Believe it or not, The Trouble With Peace is out in two short weeks, and the US and UK hardcovers are both in my possession: UK art by Tomas Almeida, US by Sam Weber and Lauren Panepinto, and both beautiful in their own pleasingly distinct and different ways. Promotion ramps up, as you’d imagine. You […]
SFX, the world’s biggest SF&F magazine, have spoken on the forthcoming Half a War, and they have spoken 5 starrily: “The final instalment in the Shattered Sea series is the perfect ending to an outstanding YA trilogy … Joe Abercrombie has long been the master of grim and gritty fantasy, but Half a War proves that he’s […]
New Year’s Eve, my friends, and you know what that means? Yes, indeed, I am 40 years old today. You would never think I used to be young. Truly horrifyingly, this is my 6th yearly review post. I’ll have to have a review of my best yearly review posts one of these new year’s eves… A YEAR […]
I am delighted to announce that the UK edition of Half a King is published today: in Hardcover, Ebook, and unabridged audiobook read by Ben Elliot. “Prince Yarvi has vowed to regain his throne. First he must survive cruelty, chains and the bitter waters of the Shattered Sea. And he must do it all with only one […]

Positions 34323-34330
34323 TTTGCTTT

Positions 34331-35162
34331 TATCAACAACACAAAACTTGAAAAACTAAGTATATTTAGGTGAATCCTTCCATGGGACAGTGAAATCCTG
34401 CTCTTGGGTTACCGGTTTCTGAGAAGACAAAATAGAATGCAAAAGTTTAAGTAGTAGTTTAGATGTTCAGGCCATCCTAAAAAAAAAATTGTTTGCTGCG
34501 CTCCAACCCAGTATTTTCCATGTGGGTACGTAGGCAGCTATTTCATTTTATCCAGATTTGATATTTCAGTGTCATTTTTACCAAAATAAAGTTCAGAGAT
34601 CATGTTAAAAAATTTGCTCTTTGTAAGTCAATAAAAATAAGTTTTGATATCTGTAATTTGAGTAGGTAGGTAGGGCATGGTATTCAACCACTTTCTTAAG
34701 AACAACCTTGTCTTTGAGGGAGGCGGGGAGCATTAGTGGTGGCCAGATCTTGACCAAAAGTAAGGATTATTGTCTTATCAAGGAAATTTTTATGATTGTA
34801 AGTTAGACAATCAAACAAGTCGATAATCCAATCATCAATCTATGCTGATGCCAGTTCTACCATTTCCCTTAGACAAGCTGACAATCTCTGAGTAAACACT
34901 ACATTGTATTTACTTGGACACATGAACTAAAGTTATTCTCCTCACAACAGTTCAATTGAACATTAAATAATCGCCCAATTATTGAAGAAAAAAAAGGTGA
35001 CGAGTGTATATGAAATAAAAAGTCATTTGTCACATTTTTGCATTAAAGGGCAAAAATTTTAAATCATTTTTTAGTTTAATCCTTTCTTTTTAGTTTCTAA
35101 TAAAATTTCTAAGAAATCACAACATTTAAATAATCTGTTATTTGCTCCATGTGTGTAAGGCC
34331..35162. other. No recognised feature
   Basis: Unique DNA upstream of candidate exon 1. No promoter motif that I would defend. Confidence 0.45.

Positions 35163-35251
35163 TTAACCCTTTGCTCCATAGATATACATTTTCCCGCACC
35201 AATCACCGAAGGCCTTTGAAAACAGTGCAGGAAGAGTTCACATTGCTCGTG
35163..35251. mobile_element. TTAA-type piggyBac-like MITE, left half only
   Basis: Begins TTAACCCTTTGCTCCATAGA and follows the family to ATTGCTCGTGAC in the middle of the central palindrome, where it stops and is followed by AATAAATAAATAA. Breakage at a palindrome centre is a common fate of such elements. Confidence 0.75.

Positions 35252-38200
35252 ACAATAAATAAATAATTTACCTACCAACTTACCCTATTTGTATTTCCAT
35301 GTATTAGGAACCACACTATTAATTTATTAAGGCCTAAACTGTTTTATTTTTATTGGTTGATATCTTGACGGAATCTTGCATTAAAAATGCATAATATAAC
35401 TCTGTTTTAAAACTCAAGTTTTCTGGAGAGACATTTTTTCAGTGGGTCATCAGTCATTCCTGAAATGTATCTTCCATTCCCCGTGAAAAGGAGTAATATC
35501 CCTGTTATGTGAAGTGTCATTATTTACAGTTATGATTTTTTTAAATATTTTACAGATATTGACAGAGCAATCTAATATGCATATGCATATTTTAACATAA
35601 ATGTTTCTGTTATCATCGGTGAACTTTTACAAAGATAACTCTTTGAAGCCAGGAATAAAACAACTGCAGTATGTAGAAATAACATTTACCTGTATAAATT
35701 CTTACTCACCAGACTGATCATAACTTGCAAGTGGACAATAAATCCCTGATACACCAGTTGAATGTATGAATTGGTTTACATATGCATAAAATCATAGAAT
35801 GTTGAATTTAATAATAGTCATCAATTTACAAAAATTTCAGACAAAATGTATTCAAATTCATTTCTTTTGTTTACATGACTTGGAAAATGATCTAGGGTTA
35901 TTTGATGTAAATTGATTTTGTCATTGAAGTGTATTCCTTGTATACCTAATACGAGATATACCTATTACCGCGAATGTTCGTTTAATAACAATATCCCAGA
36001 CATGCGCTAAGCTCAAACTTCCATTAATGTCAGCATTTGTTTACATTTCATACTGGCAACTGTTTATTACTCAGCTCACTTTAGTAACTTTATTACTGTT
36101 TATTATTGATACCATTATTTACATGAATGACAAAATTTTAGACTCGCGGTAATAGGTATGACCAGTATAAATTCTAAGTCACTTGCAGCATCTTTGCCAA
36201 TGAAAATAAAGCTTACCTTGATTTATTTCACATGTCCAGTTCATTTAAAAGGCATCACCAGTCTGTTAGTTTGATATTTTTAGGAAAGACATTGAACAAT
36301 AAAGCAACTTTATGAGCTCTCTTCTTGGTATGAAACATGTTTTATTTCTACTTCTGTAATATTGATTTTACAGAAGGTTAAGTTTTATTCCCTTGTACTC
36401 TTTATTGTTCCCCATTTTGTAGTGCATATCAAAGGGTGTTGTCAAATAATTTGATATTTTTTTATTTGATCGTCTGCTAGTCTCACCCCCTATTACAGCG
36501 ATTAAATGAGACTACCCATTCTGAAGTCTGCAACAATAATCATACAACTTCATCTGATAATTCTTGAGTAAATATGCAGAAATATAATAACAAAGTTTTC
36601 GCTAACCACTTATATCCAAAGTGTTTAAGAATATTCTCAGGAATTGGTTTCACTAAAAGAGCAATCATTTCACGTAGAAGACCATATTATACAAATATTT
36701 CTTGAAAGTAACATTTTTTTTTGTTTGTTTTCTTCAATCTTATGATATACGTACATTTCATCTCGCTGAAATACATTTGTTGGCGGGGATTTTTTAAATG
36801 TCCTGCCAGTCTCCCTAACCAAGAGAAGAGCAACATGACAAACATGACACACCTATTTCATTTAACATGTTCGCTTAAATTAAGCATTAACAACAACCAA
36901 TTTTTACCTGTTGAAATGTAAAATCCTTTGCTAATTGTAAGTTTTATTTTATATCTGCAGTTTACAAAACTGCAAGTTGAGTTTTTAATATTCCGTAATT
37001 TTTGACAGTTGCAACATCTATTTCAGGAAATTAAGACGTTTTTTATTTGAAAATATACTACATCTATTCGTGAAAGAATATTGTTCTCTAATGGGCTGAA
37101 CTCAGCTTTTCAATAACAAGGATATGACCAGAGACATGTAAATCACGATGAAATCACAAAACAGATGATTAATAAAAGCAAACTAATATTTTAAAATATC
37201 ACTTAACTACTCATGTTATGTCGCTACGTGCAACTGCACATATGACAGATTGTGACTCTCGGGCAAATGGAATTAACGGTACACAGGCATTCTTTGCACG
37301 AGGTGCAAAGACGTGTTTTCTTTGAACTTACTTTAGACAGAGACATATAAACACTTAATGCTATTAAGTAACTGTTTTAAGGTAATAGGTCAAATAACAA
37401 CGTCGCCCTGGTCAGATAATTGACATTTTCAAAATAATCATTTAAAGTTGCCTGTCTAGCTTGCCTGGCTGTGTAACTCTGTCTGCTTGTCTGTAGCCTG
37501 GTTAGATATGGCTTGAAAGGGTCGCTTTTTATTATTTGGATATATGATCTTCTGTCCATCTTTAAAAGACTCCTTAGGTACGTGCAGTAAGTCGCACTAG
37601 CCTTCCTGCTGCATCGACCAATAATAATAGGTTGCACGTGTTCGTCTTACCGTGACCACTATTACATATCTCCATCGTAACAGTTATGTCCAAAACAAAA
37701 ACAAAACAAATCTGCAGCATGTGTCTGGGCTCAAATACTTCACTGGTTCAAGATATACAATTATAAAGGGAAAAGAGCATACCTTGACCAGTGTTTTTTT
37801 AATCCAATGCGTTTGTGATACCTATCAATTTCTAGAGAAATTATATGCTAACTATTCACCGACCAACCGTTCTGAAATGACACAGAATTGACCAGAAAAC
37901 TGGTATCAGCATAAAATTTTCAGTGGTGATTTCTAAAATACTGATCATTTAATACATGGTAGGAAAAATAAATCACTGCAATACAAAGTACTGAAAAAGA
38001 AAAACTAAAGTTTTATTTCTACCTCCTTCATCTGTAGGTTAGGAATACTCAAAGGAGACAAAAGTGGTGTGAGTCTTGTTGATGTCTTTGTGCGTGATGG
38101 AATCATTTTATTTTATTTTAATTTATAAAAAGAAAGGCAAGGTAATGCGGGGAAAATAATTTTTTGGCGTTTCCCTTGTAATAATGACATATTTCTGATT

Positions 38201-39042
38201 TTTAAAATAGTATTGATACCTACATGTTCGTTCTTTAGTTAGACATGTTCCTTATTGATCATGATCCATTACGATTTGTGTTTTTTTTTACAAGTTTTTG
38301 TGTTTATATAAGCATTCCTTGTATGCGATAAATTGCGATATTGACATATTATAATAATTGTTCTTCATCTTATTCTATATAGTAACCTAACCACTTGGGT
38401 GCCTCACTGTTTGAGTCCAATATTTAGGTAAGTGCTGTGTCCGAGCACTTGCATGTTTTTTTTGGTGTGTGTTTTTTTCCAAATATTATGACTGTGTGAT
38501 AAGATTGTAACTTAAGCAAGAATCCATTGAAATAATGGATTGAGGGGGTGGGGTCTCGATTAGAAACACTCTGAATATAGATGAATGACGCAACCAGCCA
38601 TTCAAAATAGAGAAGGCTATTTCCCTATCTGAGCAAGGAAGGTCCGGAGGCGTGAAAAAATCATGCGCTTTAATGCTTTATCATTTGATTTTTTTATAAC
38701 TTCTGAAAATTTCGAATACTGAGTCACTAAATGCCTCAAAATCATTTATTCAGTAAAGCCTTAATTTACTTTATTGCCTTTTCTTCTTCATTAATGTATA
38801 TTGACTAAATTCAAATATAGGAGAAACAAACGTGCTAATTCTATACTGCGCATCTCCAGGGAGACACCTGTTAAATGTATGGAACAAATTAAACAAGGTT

Let’s face it, if you’re a regular visitor to this site, the chances are reasonably high you’re already planning to give Half a King a try when it comes out in July. But just in case any of you are still lurking on the fence, Publishers Weekly have given the book a very enthusiastic starred review (and […]
Delighted to say that I got a quote for Half a King from some George RR Martin guy. Not familiar with his work myself but apparently he wrote some Game of Thrones thing which is quite popular at the moment… “Joe Abercrombie does it again. Half a King is another page-turner from Britain’s hottest young […]
Advance Reader Copies of Half a King have been out in the wild for a couple of weeks now and a few bold pioneers have already read and commented upon them, and I must say the onslaught of positivity is almost enough to thaw the splinter of deadly ice I have for a heart. Shall […]
Happy Birthday to Me. Happy Birthday to Me. Happy Birthday dear MEEEE-EEEEE. Three cheers, anyone? Yes, indeed, another year has flowed beneath the bridge at ever-increasing speed and I am 39 today. It’s round about 12 years since I started writing The Blade Itself back in 2001. Some 9 years since I signed my first […]